Cushing Dolbeare

Photo: Jim Harrison

Cushing Dolbeare

Human Condition
8th Heinz Awards - 2002

Cushing Dolbeare received the 8th Heinz Award for the Human Condition in recognition of 50 years of tireless commitment to the principle that decent housing is basic to our social fabric, and for her effective advocacy on behalf of poor Americans with housing problems.

Her landmark life’s work, which began as a lonely crusade, is now the conventional wisdom in the groves of academe and the halls of Congress. If, today, it seems to go without saying that a decent home is a prerequisite for a functioning family, good health, success in school and a livable community, then that understanding is largely the result of the long, hard and often thankless work of Cushing Dolbeare.

In 1974, the Nixon Administration, planning a major overhaul, abruptly terminated all federal low-income housing programs. Ms. Dolbeare, already enjoying a well-established career as director of a Philadelphia-based housing policy and advocacy organization, realized that timely and accurate information on low-income housing issues and programs was more urgently needed than ever by community organizations and political activists. To that end, she founded the National Low Income Housing Coalition. Operating, literally, without a budget and out of her garage, she almost single-handedly put low-income housing on the national agenda and made the Coalition the pivotal player that it remains to this day.

Aware that passion, to be politically effective, requires sound underpinning, Ms. Dolbeare applied her analytical background and skills to proving that existing federal housing policies helped the rich and hurt the poor. She demonstrated the disparity between the upper-income owners who benefited from federal tax subsidies and the lower-income and poverty-level renters who had to rely on directly appropriated funds for any assistance. With an irresistible combination of tenacity and accessibility, and always accompanied by constantly updated (and, ultimately, unassailable) statistics, she presented and repeated her analysis in every available public and private forum. Now that it is taken for granted, it is hard to appreciate the breakthrough this analysis represented at the time – and what a challenge it presented to politically influential beneficiaries of the status quo.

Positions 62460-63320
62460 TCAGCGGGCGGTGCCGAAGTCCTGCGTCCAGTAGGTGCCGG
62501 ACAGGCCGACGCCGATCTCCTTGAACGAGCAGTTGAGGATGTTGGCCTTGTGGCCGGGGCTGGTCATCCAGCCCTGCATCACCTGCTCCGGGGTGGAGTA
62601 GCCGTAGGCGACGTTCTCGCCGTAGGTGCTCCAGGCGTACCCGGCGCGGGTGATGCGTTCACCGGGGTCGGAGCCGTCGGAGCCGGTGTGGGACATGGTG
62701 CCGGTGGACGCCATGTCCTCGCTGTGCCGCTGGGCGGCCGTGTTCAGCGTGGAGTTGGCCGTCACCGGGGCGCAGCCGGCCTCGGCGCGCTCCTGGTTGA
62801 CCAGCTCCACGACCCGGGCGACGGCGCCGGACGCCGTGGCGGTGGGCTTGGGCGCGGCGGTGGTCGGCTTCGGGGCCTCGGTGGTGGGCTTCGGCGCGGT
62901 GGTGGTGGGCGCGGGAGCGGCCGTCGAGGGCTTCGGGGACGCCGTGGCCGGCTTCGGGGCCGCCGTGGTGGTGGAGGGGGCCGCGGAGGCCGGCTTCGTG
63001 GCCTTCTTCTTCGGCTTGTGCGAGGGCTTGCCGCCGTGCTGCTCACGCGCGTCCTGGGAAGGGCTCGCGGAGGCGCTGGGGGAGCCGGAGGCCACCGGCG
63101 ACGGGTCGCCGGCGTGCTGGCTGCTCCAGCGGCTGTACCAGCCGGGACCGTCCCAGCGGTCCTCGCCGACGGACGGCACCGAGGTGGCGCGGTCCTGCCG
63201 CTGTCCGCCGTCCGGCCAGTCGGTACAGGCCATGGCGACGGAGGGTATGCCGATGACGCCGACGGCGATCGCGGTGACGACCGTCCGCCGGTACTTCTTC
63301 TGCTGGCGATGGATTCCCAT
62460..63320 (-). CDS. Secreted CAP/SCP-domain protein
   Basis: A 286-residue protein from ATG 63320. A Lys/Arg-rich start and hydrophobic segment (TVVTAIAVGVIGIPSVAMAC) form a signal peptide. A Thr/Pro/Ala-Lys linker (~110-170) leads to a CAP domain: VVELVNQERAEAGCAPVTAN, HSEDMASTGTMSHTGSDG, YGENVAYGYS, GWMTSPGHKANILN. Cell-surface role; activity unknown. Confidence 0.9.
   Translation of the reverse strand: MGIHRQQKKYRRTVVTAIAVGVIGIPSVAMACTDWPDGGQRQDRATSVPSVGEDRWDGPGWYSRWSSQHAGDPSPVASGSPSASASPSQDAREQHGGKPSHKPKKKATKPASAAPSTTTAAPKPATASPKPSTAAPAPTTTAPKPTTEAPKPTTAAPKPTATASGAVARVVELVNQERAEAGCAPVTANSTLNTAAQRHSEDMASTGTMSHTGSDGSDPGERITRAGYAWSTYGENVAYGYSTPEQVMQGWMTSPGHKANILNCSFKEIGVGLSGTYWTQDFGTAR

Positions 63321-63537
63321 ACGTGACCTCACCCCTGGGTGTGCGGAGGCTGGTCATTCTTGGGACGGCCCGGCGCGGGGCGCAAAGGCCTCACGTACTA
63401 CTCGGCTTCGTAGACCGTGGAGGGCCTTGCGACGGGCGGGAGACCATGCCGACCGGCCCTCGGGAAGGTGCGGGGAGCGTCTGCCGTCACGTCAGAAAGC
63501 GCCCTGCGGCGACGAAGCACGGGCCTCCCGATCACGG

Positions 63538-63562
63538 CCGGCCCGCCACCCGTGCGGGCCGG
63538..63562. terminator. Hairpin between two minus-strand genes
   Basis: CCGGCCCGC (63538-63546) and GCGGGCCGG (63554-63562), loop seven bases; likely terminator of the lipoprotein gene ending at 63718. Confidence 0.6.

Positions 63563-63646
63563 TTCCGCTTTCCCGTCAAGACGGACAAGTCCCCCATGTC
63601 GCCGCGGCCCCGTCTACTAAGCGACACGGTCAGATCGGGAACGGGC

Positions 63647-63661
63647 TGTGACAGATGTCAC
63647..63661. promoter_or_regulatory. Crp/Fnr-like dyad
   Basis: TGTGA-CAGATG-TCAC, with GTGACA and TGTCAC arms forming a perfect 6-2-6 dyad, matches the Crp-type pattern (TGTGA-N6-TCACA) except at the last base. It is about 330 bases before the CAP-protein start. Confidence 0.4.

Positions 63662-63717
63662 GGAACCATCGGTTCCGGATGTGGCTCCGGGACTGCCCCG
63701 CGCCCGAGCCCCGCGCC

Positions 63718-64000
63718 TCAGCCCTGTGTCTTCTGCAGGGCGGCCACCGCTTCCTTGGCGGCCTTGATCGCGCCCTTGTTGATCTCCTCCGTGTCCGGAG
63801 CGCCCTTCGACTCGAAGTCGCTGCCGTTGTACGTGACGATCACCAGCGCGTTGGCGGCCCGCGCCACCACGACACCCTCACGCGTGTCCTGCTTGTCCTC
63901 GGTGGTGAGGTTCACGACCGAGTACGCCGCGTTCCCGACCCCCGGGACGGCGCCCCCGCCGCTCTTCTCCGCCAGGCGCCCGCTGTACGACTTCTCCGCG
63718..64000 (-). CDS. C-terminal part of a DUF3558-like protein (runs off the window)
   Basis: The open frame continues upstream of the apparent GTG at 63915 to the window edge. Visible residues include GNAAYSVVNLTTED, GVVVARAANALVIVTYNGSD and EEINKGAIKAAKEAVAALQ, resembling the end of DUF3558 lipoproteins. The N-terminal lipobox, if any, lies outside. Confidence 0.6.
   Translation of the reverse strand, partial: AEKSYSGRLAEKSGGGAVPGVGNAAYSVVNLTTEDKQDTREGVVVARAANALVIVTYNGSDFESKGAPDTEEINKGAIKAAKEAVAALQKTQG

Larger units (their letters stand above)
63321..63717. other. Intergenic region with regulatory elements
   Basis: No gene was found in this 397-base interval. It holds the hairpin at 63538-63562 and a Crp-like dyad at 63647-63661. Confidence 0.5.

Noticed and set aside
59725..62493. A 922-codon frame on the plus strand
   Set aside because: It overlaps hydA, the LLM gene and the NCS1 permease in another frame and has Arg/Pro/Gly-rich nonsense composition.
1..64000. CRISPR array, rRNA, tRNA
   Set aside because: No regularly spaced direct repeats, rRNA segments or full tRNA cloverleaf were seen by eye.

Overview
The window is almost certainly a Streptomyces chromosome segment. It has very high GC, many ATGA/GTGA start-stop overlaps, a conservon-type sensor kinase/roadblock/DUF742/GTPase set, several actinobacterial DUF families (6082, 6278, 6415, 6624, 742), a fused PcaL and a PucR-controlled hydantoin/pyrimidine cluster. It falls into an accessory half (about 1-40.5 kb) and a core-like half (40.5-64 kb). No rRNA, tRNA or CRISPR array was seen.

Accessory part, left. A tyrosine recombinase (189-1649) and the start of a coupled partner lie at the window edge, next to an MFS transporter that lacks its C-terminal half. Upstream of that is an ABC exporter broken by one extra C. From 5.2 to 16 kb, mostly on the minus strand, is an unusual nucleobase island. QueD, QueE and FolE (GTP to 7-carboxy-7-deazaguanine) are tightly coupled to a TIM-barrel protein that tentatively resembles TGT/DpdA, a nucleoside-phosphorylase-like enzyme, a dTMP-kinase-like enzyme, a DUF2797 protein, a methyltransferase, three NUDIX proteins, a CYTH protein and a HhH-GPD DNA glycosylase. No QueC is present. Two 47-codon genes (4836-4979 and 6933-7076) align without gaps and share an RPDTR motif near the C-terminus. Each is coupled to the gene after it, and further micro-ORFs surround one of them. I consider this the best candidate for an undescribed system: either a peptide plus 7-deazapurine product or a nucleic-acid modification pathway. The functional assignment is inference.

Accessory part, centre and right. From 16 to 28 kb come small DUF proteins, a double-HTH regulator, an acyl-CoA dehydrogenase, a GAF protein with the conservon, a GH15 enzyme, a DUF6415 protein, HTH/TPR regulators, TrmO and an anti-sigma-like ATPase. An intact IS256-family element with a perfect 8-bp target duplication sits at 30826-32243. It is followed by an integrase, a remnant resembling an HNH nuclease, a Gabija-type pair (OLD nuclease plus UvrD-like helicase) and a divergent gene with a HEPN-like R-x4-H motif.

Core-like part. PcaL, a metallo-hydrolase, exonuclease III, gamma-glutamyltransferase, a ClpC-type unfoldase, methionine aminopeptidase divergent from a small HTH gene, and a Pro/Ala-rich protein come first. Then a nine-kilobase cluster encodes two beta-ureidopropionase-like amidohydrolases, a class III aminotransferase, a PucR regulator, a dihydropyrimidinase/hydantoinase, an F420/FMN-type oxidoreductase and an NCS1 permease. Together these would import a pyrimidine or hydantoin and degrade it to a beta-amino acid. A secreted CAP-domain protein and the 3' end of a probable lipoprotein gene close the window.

In 1989, the Coalition published the first edition of “Out of Reach: The Gap Between Housing Costs and Income of Poor People in the United States.” Continually in print and updated annually, this remains the definitive document regarding the problems of affordable housing on the national, state and local levels. That same year, Ms. Dolbeare once again played a critical role in reversing a benighted public policy with her support for the passage and funding of a new program for the homeless called “Shelter Plus Care,” which recognized that most homeless people suffer from addictions and illnesses, and tied shelter to health care and supportive services.

Through good times when low-income housing has enjoyed support, and bad times when it has been denounced as a government boondoggle, her command of her subject, combined with her quiet, determined, articulate, credible and utterly principled leadership, have earned her the admiration and affection of countless supporters as well as the respect of even her most entrenched opponents.

Note: This profile was written at the time of the awards’ presentation.

Cushing Dolbeare passed away on March 17, 2005.

The one thing all homeless people have in common is a lack of housing. Let’s talk about what bad housing does to families and society.”

— Cushing Dolbeare


Cushing Dolbeare, Heinz Awardee speech, 2002 Heinz Awards presentation, Folger Theatre